UPCOMING:

Benefit For Mercy House

ONLI & The Irish Repertory Theater

April 23, 2018

 

 

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Get In Touch:

Email: Eowyn@EowynDriscoll.com

Called “Wonderfully manic” by Patrick James Clement, of Parterre, Eowyn Driscoll is rapidly making a name for herself as an interpreter of the contralto and mezzo soprano repertoire. Her unique instrument, extended range, and intellectual curiosity give her the flexibility to choose music ranging from Bach and Handel to Verdi and Wagner.

 

Eowyn begins her 2017 - 2018 season with Azucena in Il trovatore with the West Side Opera Society. She was previously seen as Klytämnestra in Create Opera’s black box production of Elektra directed by Marc Verzatt, and Filipievna with Hudson Opera Theater in November 2016.

 

She has also appeared as The Sorceress in Dido and Aeneas with the Christman Opera Company, Gertrud in Hansel and Gretel with Amore Opera, Filipievna in Eugene Onegin with New York Opera Theater, and La Badessa in Suor Angelica with Golden Rose Opera Works and Opera Northport. In 2015, Eowyn made her debut as Maddalena in Rigoletto with the West Side Opera Society, and sang two all-Bach concerts which included selections from the B-Minor Mass, St. Matthew’s Passion and Bach BWV 35 “Geist und Seele”.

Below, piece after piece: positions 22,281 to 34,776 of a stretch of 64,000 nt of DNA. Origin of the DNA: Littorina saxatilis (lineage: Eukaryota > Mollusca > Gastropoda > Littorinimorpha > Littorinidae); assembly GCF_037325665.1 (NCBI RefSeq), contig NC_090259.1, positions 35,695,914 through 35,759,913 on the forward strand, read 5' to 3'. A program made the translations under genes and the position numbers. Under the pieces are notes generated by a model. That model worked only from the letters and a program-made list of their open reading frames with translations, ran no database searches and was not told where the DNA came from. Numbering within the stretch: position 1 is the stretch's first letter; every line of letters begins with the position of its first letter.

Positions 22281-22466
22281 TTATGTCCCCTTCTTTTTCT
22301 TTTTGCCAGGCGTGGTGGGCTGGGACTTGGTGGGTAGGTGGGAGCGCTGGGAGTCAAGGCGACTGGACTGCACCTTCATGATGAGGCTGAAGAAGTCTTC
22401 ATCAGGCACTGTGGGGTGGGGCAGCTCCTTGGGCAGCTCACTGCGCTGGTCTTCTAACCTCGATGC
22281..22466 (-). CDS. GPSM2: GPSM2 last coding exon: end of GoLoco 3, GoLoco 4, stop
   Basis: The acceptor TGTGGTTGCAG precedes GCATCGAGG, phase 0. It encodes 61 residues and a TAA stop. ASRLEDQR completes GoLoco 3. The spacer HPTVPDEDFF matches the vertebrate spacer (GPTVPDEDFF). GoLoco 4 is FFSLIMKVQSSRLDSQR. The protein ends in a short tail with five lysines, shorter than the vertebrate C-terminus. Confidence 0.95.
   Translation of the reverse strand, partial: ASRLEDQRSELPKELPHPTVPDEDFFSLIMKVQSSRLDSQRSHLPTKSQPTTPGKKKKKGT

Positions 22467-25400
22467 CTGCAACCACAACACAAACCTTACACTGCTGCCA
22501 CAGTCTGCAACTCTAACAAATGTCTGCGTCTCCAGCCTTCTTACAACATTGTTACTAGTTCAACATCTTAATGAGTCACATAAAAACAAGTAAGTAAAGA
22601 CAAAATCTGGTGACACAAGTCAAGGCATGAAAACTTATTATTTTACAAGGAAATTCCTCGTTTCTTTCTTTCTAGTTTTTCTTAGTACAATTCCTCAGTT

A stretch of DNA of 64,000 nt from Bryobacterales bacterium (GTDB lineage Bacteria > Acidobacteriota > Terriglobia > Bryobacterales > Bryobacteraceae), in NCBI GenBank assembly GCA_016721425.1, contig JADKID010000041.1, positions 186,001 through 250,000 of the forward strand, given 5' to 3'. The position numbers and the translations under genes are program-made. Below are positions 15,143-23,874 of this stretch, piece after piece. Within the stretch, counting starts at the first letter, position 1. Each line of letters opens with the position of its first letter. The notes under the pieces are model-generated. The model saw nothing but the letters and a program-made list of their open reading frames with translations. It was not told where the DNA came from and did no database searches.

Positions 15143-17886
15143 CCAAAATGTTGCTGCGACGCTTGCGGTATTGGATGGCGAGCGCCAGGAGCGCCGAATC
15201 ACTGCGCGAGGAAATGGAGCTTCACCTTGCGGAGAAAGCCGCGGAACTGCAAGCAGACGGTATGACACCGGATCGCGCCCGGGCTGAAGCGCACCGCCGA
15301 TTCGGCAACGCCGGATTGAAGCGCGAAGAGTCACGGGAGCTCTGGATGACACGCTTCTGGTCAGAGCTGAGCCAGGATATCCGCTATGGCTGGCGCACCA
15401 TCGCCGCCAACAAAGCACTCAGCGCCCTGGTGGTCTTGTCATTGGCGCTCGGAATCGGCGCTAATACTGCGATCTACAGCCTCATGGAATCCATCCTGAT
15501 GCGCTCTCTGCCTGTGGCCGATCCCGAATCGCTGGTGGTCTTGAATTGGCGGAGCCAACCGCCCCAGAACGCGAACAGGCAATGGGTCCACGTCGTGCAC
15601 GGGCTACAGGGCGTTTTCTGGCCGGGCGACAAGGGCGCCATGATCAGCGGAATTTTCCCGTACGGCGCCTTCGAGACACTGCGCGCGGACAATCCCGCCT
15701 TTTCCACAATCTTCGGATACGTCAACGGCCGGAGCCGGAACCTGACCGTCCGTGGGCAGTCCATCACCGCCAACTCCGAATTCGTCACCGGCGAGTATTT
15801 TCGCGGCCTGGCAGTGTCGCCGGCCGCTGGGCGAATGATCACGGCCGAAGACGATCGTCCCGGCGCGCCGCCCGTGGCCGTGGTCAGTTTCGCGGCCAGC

Eowyn was a 2014 finalist in the Ensemble 212 Young Artist competition, singing Beethoven’s Concert Aria “Ah! Perfido” and has previously performed the role of Donna Elvira (Don Giovanni) with the Woodstock Chamber Orchestra. Other roles include Dryade (Ariadne auf Naxos), Ottavia (The Coronation of Poppaea), Flosshilde (Das Rheingold), Mamma Lucia (Cavalleria Rusticana) and La Zia Principessa (Suor Angelica).

 

She regularly performs on concerts with the Northern Manhattan Arts Alliance and has an interest in non-traditional performances, and re-imagining unexpected spaces as performance venues.

 

 

 

 

 

 

 

 

 

 

 

 

"Her characterization of the murderous queen had a wonderfully manic dimension. Upon hearing the news of Orestes death, her outsized reaction—forced, hysterical laughter—provoked an unnerving ambiguity: was she rejoicing her grieving?"

 

- Patrick Clement James, Parterre

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